A9 exit Triptis, B281 towards West, signposted Saalfeld.
In Pössnek turn left to Ranis.
Follow signs "Burg Ranis".
After the first portal of the castle go down staircase at the right side.
|Guided tours:||self guided|
Werner M. Hülle (1977):
Die Ilsenhöhle unter Burg Ranis/Thüringen: Eine paläolithische Jägerstation,
Fischer, 203 Seiten, ISBN: 343730254X
Stadt Ranis, Pößnecker Str. 49, 07389 Ranis, Tel: +49-3647-442892, Fax: +49-3647-423945.
Museum Burg Ranis, Burg Ranis. 07389 Ranis, Tel: +49-3647-505491, Cell: +49-174-2861386. E-mail:
|As far as we know this information was accurate when it was published (see years in brackets), but may have changed since then.
Please check rates and details directly with the companies in question if you need more recent info.
|1926||preliminary archaeological examinations.|
|1932||begin of excavation by Werner Hülle.|
|1938||end of excavations.|
|2016||Excavations by the Max Planck Institute for Evolutionary Anthropology Leipzig and the State Office for Monument Conservation and Archaeology Thuringia, Weimar.|
The Ilsenhöhle (Ilse's Cave) is located in the rock on which Burg Ranis (Castle Ranis) is built, in the small thuringian town Ranis. It is one of the most important palaeolithic sites in central Europe, excavated during the 1930s. The results were generally published under the name Ranis, not Ilsenhöhle. Today it is possible to visit the cave freely, e.g. when visiting the castle.
This cave is a karst cave, which is rather exceptional, because of its location. The local geology of the Vogtland includes very little soluble rocks, most areas are covered by shists. This small patch of limestone was formed by a bryozoan reef of the Zechstein, which is the local name of the Permian between Guadalupian and Lopingian. At this time the area was covered by an inland sea and mostly gypsum was deposited in aride conditions. However, the gypsum was removed by erosion, only this patch of limestone still exists, sitting on top of metamorphic rocks, formed of paleozoic sediments which were later folded by an orogeny and punched by granite intrusions. The limestone plateau is almost horizontal, but the basement ascends towards south, so the overlying mesozoic limestones wedge. On the other side they form an escarpment, which is the border between limestones and crystalline rocks. It is also the prominent location of the castle.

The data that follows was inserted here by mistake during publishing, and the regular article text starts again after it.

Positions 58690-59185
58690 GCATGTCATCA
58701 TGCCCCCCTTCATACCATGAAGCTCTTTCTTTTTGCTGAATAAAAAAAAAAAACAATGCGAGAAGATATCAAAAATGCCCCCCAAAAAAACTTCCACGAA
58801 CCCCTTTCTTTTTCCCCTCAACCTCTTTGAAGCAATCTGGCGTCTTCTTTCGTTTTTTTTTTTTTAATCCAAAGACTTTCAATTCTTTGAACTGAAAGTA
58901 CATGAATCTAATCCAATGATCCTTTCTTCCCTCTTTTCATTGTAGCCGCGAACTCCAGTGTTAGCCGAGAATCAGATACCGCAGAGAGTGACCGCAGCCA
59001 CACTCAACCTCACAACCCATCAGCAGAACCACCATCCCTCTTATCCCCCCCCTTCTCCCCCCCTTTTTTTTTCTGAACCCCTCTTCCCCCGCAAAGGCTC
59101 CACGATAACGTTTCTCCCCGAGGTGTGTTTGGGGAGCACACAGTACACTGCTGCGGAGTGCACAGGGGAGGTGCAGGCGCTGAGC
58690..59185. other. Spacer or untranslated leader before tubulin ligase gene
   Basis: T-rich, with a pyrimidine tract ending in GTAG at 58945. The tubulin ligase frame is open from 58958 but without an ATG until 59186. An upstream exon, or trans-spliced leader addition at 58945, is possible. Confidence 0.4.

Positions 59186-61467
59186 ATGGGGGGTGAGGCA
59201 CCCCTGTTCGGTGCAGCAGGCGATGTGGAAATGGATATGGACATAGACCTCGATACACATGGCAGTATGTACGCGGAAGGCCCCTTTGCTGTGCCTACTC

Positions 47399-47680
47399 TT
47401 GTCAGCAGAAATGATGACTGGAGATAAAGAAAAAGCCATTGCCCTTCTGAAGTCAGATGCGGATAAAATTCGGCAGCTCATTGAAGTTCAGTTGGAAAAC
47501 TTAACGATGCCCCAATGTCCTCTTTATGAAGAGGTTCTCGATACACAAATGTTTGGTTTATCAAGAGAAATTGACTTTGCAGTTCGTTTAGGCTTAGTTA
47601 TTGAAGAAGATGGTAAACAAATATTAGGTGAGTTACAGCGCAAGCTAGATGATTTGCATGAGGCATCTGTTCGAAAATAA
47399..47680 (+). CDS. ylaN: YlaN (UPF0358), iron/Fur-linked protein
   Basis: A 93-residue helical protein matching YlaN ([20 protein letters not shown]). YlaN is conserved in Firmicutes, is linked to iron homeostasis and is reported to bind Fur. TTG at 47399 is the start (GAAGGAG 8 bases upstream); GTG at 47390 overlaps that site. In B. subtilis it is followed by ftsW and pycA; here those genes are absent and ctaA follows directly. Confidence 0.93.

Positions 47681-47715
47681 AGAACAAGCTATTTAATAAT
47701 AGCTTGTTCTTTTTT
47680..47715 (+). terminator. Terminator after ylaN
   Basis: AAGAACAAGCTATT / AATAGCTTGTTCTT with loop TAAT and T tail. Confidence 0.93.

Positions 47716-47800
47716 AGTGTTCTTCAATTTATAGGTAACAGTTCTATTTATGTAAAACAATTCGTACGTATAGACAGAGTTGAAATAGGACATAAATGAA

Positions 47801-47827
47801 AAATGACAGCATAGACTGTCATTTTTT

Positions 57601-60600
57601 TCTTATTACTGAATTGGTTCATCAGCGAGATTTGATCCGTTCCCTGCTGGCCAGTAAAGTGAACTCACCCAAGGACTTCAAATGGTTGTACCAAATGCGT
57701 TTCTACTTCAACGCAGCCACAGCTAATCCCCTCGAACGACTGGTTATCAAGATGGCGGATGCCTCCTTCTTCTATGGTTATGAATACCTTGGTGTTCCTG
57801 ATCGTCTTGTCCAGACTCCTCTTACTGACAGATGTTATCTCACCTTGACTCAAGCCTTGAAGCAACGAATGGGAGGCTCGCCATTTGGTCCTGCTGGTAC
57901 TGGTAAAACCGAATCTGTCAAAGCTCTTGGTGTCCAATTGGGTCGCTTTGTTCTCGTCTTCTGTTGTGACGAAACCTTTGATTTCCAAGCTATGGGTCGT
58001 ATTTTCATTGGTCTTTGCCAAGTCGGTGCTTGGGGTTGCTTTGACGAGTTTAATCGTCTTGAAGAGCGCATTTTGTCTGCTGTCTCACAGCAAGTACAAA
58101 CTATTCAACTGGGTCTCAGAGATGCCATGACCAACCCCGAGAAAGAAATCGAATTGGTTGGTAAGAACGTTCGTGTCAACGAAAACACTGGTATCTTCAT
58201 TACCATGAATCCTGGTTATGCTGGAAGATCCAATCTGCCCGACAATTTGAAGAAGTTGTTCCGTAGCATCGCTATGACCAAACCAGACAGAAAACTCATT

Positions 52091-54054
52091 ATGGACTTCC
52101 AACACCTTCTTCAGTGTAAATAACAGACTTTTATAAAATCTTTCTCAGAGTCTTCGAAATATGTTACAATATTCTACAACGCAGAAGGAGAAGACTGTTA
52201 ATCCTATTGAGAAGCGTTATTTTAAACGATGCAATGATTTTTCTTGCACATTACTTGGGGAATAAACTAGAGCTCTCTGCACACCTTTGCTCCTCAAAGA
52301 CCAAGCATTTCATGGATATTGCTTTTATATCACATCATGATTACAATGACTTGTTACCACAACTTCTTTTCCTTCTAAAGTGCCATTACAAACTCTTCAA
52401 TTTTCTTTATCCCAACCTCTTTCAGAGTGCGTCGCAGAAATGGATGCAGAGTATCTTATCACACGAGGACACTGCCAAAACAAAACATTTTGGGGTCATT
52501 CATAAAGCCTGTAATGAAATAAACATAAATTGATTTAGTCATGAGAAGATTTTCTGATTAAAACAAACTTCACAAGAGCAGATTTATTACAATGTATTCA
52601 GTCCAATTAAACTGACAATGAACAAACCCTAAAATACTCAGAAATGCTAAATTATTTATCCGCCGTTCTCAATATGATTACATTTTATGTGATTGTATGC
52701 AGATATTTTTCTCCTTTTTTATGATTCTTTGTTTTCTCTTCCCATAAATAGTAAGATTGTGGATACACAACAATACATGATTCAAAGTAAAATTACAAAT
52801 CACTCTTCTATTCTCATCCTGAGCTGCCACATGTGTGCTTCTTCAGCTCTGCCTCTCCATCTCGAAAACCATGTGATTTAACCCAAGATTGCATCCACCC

The Ilsenhöhle is located between the village and the castle, in the cliff face below the outer bailey. It may be reached on the trail, leading from the market place of Ranis up to the castle. In the first yard of the castle is a stair to the right side of the road which leads down onto this track and to the cave. Right in front of the cave, at half height between castle and village, lies a sort of plateau, mounted by a rock wall and an iron rail. This plateau is the material removed from the cave during the archaeological excavation. The cave has a huge entrance portal, some 10 m high and 8 m wide. A wooden bench and a fireplace make clear that this place is still a popular resting place today. The excavations took place in this huge antechamber or abri, which was filled with debris caused by frost.